Workshops are Planned for Journalists on Latest Addiction Science
Journalists who cover drug-related issues on any beat - including business, crime and the courts, sports, entertainment and education, as well as medicine and science - are invited to participate in this year''s workshops in the Addiction Studies Program for Journalists.
The program, co-sponsored by Wake Forest University School of Medicine and National Families in Action, will offer three two-day workshops in 2001 to give reporters and editors the latest information about the science of addiction to alcohol, tobacco and illicit drugs.
The workshops will give journalists an extra edge by supplying them with new approaches to reporting about problems of drug abuse, in addition to a new world of contacts on the subject of addiction science.
Three different workshops are planned, for reporters with different interests and experience:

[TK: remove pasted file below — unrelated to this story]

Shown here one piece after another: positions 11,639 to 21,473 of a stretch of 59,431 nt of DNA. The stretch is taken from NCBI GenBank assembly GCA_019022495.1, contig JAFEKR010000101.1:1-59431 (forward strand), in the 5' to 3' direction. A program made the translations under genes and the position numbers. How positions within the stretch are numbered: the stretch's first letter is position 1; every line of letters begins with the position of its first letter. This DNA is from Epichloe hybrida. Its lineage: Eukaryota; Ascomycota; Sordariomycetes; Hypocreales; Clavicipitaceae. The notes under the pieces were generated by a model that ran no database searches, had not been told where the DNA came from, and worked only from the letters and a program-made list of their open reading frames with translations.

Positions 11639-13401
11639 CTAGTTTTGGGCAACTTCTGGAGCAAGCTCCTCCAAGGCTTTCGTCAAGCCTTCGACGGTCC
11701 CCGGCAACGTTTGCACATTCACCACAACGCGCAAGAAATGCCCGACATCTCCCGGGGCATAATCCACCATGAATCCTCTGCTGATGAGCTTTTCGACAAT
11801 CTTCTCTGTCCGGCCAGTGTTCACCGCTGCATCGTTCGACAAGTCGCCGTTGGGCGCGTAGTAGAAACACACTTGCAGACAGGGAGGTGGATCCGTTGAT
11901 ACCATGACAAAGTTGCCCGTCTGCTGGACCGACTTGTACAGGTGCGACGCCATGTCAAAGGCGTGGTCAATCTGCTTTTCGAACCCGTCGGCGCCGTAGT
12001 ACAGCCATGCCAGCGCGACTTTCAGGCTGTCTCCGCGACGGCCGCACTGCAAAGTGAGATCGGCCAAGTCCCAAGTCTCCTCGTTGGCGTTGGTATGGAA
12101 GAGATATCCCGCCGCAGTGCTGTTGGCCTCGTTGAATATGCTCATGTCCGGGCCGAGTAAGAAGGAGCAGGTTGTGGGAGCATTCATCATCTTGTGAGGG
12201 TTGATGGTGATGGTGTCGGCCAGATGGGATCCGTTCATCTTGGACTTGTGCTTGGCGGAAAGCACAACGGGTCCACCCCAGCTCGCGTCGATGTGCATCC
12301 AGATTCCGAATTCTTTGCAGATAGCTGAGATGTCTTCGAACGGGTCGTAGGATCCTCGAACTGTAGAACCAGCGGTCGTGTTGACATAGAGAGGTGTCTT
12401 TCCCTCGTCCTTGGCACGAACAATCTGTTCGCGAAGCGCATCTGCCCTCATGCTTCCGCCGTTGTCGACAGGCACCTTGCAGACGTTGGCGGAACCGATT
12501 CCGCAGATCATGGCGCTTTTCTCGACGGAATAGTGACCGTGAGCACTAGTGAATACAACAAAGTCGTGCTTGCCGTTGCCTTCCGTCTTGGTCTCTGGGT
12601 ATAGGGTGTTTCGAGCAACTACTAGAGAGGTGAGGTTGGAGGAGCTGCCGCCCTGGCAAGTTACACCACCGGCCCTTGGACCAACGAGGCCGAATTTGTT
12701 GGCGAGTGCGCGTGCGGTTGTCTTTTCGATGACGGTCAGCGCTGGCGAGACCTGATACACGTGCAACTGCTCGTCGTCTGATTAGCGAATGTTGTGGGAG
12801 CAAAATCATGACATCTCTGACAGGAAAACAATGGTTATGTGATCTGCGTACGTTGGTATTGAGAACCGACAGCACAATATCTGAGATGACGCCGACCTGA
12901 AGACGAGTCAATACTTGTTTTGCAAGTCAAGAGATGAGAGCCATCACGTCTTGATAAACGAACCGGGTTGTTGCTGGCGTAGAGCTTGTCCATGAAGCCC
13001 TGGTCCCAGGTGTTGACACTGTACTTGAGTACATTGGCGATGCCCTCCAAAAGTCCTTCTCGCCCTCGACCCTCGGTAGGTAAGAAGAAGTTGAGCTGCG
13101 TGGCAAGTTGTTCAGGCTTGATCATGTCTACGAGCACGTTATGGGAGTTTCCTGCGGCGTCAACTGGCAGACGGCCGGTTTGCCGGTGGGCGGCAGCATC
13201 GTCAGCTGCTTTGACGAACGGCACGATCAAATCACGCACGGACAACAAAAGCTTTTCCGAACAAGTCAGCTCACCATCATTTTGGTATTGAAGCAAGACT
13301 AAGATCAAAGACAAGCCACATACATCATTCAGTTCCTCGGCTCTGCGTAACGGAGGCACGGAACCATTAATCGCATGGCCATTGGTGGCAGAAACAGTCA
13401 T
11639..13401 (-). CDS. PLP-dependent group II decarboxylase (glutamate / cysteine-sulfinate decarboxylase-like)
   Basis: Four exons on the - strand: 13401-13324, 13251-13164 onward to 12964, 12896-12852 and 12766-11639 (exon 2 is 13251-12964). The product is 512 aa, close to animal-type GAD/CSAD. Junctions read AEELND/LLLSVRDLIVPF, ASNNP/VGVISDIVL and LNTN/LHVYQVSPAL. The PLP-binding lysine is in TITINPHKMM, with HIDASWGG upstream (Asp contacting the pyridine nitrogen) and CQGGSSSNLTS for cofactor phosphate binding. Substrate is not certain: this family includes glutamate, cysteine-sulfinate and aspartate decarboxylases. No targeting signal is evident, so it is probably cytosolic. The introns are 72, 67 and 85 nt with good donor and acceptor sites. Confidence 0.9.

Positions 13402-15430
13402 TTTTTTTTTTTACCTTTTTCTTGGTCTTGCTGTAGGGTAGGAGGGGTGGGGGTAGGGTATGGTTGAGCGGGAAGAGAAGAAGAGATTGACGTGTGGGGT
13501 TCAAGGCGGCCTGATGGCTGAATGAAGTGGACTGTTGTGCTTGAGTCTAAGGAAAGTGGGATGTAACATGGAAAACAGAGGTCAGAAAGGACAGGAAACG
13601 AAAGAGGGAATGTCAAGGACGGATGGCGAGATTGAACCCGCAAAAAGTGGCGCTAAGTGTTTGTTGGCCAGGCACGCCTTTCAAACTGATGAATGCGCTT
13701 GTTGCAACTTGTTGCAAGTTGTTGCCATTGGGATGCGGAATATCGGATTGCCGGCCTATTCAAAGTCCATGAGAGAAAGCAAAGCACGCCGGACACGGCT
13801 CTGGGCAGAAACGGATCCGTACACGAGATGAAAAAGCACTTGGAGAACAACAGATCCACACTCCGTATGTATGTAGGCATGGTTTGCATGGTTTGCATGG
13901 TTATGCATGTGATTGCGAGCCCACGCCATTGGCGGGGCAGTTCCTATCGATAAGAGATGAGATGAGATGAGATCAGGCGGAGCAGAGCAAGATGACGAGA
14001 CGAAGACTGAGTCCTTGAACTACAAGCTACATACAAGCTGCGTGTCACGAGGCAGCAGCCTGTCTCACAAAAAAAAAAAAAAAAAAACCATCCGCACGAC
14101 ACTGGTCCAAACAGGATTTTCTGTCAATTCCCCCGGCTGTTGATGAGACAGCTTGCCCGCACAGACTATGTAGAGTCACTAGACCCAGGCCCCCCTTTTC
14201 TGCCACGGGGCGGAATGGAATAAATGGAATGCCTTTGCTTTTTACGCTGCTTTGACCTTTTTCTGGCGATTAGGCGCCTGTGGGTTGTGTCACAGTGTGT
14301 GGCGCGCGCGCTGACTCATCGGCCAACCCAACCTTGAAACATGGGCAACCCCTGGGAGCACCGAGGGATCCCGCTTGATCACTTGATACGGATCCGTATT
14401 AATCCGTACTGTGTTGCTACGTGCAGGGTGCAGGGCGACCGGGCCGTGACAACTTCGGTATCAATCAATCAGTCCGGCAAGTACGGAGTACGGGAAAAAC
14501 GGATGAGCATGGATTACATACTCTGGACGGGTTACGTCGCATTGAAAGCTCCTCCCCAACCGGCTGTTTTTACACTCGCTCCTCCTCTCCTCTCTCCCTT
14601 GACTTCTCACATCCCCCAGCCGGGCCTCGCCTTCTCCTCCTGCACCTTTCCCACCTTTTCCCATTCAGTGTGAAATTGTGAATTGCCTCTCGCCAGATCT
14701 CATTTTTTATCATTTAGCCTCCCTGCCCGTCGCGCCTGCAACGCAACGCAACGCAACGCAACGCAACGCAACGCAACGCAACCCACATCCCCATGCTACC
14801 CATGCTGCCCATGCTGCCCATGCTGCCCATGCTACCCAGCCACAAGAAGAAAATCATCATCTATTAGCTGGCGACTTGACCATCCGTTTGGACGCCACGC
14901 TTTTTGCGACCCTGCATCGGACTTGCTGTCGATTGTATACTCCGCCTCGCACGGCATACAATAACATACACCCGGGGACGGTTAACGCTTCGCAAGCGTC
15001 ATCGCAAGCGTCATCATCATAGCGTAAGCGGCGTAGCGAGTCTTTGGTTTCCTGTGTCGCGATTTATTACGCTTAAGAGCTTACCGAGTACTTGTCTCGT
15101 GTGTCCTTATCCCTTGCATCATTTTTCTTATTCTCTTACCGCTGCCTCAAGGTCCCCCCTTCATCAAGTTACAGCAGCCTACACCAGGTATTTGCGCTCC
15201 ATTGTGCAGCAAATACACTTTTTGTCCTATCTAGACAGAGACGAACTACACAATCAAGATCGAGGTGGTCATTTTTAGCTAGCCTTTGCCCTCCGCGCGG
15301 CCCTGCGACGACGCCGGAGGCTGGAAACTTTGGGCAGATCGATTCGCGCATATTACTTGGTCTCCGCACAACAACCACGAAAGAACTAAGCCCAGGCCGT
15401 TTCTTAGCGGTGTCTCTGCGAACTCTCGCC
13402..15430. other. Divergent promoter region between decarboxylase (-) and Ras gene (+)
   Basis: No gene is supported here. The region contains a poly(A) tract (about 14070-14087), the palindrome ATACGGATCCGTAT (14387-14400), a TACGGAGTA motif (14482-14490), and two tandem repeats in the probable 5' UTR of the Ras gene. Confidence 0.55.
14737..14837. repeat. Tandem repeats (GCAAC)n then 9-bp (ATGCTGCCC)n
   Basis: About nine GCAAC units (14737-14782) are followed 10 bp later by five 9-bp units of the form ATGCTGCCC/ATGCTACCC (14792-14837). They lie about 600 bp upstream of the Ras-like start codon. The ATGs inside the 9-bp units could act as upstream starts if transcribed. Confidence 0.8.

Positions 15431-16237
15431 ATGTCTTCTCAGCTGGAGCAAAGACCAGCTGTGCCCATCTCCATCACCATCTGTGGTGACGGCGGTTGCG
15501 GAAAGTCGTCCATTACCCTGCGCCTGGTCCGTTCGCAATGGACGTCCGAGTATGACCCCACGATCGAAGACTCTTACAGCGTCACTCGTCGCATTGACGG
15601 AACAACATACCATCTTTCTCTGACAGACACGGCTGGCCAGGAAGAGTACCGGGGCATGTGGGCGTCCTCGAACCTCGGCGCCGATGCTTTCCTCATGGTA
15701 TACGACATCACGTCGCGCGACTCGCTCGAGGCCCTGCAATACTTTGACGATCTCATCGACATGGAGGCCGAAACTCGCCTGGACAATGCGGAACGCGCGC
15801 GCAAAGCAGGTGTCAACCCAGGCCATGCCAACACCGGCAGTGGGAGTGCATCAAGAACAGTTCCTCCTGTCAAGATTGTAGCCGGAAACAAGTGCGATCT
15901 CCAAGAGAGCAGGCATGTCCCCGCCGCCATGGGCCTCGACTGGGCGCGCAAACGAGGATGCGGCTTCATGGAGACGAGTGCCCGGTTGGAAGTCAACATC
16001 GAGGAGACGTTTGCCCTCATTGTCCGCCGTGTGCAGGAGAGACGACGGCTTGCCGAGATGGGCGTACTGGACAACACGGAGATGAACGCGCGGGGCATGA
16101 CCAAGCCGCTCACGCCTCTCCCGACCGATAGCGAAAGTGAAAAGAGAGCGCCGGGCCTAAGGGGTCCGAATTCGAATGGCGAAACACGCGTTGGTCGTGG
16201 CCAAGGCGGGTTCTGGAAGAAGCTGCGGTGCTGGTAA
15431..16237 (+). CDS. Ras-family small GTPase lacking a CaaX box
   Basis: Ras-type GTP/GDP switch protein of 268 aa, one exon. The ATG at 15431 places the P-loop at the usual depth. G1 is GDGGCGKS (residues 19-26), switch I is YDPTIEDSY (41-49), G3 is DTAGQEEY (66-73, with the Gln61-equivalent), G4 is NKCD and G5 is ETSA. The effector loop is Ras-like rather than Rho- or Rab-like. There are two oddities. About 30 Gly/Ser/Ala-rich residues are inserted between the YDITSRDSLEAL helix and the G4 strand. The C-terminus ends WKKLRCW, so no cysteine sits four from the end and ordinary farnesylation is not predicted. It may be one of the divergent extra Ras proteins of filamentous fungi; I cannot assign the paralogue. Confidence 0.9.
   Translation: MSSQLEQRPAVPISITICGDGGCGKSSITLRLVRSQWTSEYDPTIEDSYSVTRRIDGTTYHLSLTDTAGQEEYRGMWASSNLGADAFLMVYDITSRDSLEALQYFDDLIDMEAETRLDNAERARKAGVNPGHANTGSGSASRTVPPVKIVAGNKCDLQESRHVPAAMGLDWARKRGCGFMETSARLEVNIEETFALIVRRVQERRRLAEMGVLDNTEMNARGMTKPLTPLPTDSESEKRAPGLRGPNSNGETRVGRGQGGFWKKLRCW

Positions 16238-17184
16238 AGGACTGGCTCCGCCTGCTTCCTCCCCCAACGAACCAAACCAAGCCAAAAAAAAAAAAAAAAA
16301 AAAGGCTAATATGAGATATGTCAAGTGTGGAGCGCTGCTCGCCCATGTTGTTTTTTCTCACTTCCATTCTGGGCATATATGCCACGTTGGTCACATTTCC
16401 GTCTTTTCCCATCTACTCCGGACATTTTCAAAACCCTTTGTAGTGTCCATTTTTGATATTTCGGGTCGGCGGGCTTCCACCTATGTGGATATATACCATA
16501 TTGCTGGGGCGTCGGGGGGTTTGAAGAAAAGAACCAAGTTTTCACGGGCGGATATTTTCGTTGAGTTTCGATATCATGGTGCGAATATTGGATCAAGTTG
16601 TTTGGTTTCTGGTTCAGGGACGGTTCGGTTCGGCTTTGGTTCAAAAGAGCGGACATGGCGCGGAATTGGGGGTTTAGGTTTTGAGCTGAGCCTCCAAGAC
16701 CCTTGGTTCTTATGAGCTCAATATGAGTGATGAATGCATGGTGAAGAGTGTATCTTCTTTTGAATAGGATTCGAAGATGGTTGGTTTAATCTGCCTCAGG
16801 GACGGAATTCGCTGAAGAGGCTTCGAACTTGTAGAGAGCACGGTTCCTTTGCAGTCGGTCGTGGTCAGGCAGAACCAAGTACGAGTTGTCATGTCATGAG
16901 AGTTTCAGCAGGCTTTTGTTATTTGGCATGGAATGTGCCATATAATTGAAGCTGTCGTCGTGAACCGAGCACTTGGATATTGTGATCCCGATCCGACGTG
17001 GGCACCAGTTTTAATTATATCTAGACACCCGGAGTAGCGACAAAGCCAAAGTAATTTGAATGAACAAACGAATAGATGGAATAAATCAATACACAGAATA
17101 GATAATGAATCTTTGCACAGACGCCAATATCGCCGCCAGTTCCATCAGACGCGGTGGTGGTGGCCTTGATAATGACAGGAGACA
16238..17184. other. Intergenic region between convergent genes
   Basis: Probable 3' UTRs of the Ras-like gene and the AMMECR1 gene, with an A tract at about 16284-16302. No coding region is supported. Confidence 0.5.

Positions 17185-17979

- March 9-10 and Sept. 14-15, at WFU School of Medicine, Winston-Salem, N.C., for non-medical and -science reporters who write about alcohol, tobacco and illicit drugs on a variety of beats.
- June 15-16, prior to the annual meeting of the College for Problems of Drug Dependence, Scottsdale, Ariz., for reporters who cover science, medicine or health on a regular basis and would like to build on their knowledge of the science of drug addition. Participating journalists are invited to stay for the first two days of the CPDD meeting. CPDD is offering some scholarships to cover these extra expenses.
Scholarships for the Addiction Studies Program workshops are available (for conference fee, lodging and transportation expenses) for journalists who otherwise cannot afford to attend.
The workshops offer a nationally renowned faculty -- from Wake Forest, Columbia, and Duke universities, as well as other major research centers -- who will provide journalists with the latest scientific information about the ways that drugs of abuse exert their effects on the brain, change the brain, change behavior, and produce addiction.
For more information and to register, visit the website: www.addictionstudies.org.
Enrollment is limited for all workshops, so interested journalists should respond soon.
Contact: Mark Wright, (336) 716-3382, or David Friedman, Ph.D., Program Director, (336) 716-8525
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